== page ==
The following "Life Line Suite 2010" gives the listener almost ten minutes full of great symphonic rock themes, lots of tempo and character changes, proving that the band can well do without vocals.

"Frozen Heart" is a symphonic rock ballad, with a beautiful flute part and some great Moog solo's. One of the best of the compositions on the album is without any doubt "Reaper Of The Keys", a genuine showcase of all of Erik's keyboards, highlighting some fantastic solo's on his Moogs and a great piano solo, all over a solid basis supplied by the bass, a rhythm guitar and the drums.

P.C. Left is Right is a multi voiced song about the madness of the exaggerated political correctness. The final guitar lead is just great.

An acoustic intermezzo with lots of mandolins and flutes is a short moment of relaxation, before "Steam Roller", another of these overwhelming instrumentals, which seem to be the hallmark of LLP, begins with a massive theme in a strange three-four time.

A long suite, called "The Final Word", is the most important composition on the album. The vocals are beautifully sung by Maruschka Kartosonto and both the flute and oboe intervene every now and then to provide the song with beautiful acoustic interludes. The song contains majestic symphonic themes played by the electric guitar and some excellent improvisations on the flute and the synths.

The bonus track is one of my favourites. It is based on the Dutch folksong Hop Marjanneke and it is so much fun listening to it. It starts with a mandolin, a medieval drum, a lute and a harpsichord and it evolves into a great symphonic orgy, the end of a fantastic album by a great band!


Report this review (#870044)
Posted Monday, December 3, 2012 | Review Permalink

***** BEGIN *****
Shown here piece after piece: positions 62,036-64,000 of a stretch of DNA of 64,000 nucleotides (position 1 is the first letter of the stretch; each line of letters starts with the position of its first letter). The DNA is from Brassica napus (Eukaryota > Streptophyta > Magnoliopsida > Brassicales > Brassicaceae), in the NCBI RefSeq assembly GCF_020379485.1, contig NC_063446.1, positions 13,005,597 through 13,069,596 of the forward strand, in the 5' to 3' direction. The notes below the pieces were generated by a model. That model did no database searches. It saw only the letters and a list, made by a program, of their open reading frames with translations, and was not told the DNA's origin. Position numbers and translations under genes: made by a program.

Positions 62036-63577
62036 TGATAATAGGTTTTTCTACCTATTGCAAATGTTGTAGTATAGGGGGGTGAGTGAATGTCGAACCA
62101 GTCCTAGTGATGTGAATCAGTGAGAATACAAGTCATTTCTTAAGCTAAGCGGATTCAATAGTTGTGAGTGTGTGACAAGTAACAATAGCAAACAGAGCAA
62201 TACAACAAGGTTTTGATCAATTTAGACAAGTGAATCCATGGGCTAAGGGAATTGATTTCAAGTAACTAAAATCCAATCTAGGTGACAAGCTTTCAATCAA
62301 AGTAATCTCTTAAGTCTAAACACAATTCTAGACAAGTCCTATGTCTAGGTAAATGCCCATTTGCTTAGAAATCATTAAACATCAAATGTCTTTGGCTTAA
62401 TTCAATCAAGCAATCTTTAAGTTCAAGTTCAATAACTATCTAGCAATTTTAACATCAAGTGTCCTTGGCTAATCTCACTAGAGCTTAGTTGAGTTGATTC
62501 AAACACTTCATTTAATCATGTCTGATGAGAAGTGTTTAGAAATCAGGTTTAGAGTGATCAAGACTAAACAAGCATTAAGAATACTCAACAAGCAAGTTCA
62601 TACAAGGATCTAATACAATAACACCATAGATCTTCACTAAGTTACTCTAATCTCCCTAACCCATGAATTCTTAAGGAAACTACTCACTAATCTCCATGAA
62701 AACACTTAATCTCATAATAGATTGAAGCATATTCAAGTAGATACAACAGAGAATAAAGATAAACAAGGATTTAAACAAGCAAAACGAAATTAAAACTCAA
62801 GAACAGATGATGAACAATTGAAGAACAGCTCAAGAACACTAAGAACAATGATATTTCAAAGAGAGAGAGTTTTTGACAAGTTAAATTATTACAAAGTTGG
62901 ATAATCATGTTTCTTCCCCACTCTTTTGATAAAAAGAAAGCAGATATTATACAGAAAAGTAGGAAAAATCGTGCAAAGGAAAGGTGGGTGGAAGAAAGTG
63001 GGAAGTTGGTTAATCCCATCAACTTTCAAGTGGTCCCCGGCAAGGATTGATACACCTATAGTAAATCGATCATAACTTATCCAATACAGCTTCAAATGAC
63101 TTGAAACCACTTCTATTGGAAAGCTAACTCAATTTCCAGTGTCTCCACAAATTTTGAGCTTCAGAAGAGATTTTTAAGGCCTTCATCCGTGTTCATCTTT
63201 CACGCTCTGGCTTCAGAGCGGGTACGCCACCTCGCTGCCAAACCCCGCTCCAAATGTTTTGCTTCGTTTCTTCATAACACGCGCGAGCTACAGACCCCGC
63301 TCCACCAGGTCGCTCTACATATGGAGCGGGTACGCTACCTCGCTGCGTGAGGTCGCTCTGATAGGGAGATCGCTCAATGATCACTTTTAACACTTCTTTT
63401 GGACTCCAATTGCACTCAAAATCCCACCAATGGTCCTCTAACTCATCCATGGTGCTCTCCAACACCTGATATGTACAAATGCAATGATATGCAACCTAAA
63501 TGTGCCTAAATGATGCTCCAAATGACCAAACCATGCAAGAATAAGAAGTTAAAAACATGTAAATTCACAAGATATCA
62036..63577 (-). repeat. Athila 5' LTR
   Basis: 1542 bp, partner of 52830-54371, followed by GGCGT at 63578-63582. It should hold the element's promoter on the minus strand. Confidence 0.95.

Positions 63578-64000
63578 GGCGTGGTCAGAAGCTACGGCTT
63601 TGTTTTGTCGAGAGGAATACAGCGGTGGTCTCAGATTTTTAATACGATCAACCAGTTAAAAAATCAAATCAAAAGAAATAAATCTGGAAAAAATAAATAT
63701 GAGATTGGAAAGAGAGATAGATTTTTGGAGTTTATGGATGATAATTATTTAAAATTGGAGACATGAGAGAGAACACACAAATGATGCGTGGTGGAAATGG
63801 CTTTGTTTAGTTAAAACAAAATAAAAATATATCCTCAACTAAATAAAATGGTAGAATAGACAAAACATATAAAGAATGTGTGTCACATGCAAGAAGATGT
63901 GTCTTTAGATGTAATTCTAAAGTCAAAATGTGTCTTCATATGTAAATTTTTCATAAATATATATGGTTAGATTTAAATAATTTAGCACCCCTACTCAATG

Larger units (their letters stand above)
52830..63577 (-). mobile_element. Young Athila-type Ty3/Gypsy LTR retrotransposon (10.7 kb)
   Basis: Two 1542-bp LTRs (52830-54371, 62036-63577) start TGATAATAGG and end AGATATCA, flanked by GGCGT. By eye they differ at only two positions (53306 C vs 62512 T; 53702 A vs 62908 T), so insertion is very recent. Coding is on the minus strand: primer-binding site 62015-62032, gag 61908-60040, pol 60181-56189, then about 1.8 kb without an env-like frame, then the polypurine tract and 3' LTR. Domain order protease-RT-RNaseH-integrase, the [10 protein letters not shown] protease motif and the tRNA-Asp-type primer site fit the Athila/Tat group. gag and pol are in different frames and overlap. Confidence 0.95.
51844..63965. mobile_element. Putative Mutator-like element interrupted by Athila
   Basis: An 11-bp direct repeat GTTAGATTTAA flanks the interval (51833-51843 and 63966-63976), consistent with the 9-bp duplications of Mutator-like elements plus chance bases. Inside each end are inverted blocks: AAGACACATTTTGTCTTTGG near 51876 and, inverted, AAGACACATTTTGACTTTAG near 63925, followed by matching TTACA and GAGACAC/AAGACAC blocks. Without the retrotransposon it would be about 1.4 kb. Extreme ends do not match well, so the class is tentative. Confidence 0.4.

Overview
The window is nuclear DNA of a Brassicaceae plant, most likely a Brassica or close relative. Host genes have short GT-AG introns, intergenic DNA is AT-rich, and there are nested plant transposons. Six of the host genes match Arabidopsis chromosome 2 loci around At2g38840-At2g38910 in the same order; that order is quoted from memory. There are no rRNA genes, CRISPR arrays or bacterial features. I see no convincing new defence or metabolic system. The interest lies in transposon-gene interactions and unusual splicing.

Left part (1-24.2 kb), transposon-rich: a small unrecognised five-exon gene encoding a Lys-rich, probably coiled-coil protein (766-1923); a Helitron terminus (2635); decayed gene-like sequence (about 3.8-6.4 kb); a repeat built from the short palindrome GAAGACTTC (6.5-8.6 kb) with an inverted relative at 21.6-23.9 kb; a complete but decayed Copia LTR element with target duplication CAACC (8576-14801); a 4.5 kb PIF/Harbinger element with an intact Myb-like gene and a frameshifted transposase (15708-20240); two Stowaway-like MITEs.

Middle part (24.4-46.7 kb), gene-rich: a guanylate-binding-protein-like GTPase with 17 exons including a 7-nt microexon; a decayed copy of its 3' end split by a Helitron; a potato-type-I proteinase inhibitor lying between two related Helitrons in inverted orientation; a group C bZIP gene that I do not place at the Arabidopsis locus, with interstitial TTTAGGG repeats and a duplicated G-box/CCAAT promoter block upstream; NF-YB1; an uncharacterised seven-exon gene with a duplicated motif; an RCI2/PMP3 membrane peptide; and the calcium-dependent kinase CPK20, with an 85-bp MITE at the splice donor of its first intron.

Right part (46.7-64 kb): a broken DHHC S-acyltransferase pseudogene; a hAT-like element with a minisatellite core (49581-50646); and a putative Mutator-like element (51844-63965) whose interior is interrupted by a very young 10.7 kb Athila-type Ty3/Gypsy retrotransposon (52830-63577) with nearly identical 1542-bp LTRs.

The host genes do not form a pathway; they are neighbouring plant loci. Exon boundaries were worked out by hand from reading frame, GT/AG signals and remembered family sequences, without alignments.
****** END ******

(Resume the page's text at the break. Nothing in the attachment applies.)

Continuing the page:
5 stars A stunning album by a little known band. "Distorted Memories" is the sixth album of the Dutch LIFE LINE PROJECT. It has so much to offer in every progrock way. Take for example the title track. It starts off like a nagging children's song, but soon develops in a heavy Hammond based progrock song with a dazzling electric violin solo by Josine Fraaij and a weirdo guitar solo by Jason Eekhout. As a counterpart the oboe, flute and the acoustic violin provide a more rustic interlude, before the engines start rolling again. "Life Line Suite 2010" is a beautiful symphonic rock instrumental with solid synthesizer solos and majestic guitar melodies. In "Reaper Of The Keys" keyboard player and mastermind Erik de Beer proves, that he can easily compete with the best Emerson. The Hammond roars and the Moog solos are really amazing and overwhelming. The rhythm section, consisting of virtuoso drums, assisted by the bass and a palm muted rhythm guitar, sound solid as a rock. Jason Eekhout composition "Caelum Aurum" reminds me a bit of Jean-Luc Ponty's "Enigmatic Oceans" and shows us the band in a jazz rock setting with some stunning interplay between the electric violin and guitar. An excellent composition. One of the few vocal compositions "P.C. Left is Right" contains both a splendid Moog solo and a great tapping solo on the lead guitar and is one of the more heavy songs on the album. "The Final Word" is a great symphonic rock song of more than thirteen minutes, full of atmosphere and tempo changes and leaving enough room for the soloists to prove their skills. I liked the flute and oboe parts a lot. The vocals are beautiful sung by Maruschka Kartosonto. The album ends with the adaptation of an anonymous Dutch folksong, "Hop Marjanneke", a great finale for a fantastic album. I liked "Distorted Memories" a lot and I hope many people will enjoy listening to this little known band. Life Line Project have a true sound of their own and I think they deserve five stars. Whistler.